Cauchy formula for repeated integration

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The Cauchy formula for repeated integration, named after Augustin Louis Cauchy, allows one to compress n antidifferentiations of a function into a single integral (cf. Cauchy's formula).

Scalar case[edit]

Let ƒ be a continuous function on the real line. Then the nth repeated integral of ƒ based at a,

f^{(-n)}(x) = \int_a^x \int_a^{\sigma_1} \cdots \int_a^{\sigma_{n-1}} f(\sigma_{n}) \, \mathrm{d}\sigma_{n} \cdots \, \mathrm{d}\sigma_2 \, \mathrm{d}\sigma_1,

is given by single integration

f^{(-n)}(x) = \frac{1}{(n-1)!} \int_a^x\left(x-t\right)^{n-1} f(t)\,\mathrm{d}t.

A proof is given by induction. Since ƒ is continuous, the base case follows from the Fundamental theorem of calculus:

\frac{\mathrm{d}}{\mathrm{d}x} f^{(-1)}(x) = \frac{\mathrm{d}}{\mathrm{d}x}\int_a^x f(t)\,\mathrm{d}t = f(x);


f^{(-1)}(a) = \int_a^a f(t)\,\mathrm{d}t = 0.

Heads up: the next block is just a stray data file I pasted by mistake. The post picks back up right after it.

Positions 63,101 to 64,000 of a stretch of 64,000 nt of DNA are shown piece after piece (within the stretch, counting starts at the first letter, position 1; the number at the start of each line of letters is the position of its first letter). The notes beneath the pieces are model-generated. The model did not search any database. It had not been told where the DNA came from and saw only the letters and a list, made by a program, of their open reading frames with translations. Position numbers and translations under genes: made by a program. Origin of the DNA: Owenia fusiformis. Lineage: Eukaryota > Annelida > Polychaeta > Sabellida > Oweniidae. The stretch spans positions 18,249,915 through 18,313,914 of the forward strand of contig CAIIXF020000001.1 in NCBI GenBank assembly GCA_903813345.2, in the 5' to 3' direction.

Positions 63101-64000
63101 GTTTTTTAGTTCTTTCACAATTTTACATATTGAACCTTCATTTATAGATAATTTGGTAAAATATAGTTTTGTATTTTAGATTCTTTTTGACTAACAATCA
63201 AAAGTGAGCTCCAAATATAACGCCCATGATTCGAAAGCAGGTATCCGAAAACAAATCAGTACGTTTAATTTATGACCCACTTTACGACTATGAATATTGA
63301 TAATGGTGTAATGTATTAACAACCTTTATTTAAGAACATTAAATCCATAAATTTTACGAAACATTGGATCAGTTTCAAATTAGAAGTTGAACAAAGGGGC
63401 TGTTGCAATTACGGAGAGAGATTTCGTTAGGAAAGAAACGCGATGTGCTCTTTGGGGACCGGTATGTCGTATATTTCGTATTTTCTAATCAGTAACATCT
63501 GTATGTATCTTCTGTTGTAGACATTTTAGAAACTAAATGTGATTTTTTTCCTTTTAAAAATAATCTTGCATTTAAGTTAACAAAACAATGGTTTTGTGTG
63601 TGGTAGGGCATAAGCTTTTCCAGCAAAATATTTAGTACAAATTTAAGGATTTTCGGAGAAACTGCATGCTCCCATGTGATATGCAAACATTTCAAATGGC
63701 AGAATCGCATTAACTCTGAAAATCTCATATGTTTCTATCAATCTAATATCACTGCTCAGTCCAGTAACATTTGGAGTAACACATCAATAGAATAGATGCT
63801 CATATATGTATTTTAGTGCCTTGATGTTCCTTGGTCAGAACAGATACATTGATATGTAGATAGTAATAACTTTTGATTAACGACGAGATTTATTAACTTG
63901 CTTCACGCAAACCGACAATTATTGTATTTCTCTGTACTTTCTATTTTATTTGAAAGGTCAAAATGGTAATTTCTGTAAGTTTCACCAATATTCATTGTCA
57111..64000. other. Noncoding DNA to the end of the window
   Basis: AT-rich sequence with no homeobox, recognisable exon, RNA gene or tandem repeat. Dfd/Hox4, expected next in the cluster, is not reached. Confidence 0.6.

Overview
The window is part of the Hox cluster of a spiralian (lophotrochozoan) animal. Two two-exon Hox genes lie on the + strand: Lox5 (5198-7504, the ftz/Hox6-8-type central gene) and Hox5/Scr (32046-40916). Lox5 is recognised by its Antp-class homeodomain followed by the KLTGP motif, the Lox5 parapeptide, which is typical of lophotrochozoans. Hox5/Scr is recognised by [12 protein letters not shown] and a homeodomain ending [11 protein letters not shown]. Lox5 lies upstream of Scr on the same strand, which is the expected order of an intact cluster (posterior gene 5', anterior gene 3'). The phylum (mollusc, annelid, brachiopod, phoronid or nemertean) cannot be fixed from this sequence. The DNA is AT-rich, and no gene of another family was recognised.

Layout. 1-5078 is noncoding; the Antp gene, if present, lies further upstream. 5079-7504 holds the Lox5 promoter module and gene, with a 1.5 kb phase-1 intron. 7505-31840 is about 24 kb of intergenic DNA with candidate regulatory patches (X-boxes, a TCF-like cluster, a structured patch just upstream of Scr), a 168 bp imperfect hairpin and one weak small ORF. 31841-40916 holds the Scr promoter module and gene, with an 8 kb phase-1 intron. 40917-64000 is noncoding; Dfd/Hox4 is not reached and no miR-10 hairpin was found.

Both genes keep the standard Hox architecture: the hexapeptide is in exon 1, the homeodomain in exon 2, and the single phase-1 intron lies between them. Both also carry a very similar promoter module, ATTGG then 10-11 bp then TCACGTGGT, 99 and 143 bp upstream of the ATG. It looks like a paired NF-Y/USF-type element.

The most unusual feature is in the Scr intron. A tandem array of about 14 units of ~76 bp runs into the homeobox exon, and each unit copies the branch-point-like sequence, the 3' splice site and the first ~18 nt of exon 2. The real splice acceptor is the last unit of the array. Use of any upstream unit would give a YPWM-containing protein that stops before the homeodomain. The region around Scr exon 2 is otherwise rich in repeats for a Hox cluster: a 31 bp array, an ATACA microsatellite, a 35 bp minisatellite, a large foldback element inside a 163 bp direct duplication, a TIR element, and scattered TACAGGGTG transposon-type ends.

Now, suppose this is true for n, and let us prove it for n+1. Apply the induction hypothesis and switching the order of integration,

f^{-(n+1)}(x) &= \int_a^x \int_a^{\sigma_1} \cdots \int_a^{\sigma_{n}} f(\sigma_{n+1}) \, \mathrm{d}\sigma_{n+1} \cdots \, \mathrm{d}\sigma_2 \, \mathrm{d}\sigma_1 \\
&= \frac{1}{(n-1)!} \int_a^x \int_a^{\sigma_1}\left(\sigma_1-t\right)^{n-1} f(t)\,\mathrm{d}t\,\mathrm{d}\sigma_1 \\
&= \frac{1}{(n-1)!} \int_a^x \int_t^x\left(\sigma_1-t\right)^{n-1} f(t)\,\mathrm{d}\sigma_1\,\mathrm{d}t \\
&= \frac{1}{n!} \int_a^x \left(x-t\right)^n f(t)\,\mathrm{d}t

The proof follows.


In fractional calculus, this formula can be used to construct a notion of differintegral, allowing one to differentiate or integrate a fractional number of times. Integrating a fractional number of times with this formula is straightforward; one can use fractional n by interpreting (n-1)! as Γ(n) (see Gamma function).


External links[edit]